SQL: replace into file values ("", "i01.01", "run1", "CASA", "npp", "T1", "processed", NULL, "/ESG2/data1/ftp/C-LAMP/i01.01/CASA/run1/atm/MA/npp/", "20060718174546", 36048)
% has a number of options. The most commonly used are:
    -d            : Add an entry in the status database for this file.
-f            : Force - overwrite existing files.
-h            : print a help message
-i            : Ignore 'File exists' errors, keep processing
-m <model> : Model acronym

Scanning and publishing data

Once the data is in place it can be published into the portal catalogs. The steps are:
  • Generate a list of datasets to be scanned, using
  • Foreach dataset:
    Scan the files using
    Publish using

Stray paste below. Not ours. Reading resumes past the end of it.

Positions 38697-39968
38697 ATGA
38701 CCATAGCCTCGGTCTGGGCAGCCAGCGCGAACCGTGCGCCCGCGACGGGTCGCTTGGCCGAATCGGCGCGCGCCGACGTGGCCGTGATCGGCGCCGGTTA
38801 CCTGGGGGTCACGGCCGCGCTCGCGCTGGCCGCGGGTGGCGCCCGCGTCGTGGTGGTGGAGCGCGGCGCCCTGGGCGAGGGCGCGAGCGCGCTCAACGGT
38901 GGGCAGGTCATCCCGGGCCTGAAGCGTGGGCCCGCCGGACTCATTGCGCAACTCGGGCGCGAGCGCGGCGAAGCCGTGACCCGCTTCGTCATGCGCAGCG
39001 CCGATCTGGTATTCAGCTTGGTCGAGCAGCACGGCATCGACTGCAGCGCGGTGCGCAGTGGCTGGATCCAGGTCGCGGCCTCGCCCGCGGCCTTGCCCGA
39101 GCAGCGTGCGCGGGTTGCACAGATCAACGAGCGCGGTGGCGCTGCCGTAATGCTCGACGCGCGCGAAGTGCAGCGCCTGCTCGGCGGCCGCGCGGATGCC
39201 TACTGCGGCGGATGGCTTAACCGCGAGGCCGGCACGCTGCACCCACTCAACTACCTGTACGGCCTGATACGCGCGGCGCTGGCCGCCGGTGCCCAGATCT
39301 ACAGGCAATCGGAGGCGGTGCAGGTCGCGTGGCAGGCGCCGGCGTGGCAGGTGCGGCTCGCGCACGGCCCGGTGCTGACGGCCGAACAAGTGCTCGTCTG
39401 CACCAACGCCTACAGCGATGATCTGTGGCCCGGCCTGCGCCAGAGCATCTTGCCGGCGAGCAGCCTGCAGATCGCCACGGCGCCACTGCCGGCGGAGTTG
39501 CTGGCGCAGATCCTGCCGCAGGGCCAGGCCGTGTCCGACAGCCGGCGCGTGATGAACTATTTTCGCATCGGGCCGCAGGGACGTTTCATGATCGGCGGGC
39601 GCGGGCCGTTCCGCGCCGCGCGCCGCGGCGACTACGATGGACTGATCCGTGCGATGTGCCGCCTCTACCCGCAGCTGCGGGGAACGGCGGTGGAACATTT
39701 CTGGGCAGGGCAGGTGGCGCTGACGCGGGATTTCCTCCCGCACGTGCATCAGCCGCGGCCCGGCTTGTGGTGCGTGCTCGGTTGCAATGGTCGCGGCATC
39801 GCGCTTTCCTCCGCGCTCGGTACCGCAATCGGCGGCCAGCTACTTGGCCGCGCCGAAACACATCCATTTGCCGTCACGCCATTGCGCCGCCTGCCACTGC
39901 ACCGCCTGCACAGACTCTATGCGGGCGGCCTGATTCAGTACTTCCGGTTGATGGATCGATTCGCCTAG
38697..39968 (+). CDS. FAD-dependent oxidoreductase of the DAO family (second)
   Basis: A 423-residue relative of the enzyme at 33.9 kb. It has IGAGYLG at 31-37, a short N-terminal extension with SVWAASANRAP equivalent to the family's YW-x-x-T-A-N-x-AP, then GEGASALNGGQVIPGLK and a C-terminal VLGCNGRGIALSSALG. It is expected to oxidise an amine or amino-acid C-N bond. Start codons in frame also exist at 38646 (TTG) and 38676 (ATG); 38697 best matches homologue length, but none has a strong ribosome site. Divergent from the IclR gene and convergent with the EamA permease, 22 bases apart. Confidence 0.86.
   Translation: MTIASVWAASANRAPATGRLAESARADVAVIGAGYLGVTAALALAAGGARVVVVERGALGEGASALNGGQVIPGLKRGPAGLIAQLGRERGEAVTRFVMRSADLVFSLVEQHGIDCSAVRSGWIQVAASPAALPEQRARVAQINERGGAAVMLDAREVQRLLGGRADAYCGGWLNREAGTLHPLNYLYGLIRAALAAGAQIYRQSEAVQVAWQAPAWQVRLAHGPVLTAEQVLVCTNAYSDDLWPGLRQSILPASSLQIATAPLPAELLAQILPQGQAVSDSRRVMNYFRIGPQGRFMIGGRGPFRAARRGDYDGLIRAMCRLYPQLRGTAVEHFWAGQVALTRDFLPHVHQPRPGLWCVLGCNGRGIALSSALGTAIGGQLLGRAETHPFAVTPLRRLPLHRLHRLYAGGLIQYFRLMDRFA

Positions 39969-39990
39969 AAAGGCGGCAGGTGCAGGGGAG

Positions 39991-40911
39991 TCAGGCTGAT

Steps 2. and 3. can be combined using, which in turn runs and for each dataset.

For example, suppose a set of files was just published for model CASA. can be used to create a summary listing of the datasets associated with those files, by default for those copied on the current day:
% -p pwd > <ESGHOME>/publishing/CASA/process_1.txt
| CASA | i01.01 | run1 | T1 | 10 |
This indicates that 10 files were registered for the dataset where model=CASA, experiment=i01.01, realization=run1, and table=T1.
To scan and publish the data, run which takes as input the summary listing generated by
% --password <password> -t\| <ESGHOME>/publishing/CASA/process_1.txt --justdoit --verbose --experiment i01.01 --frequency monthly --genpath --model CASA --run 1  | tee -a <ESGHOME>/CASA/genxml.log
Wrote files:
  <ESGHOME>/publishing/CASA/pcmdi.c-lamp.CASA.i01.01.run1.monthly.xml (Dataset/Simulation description)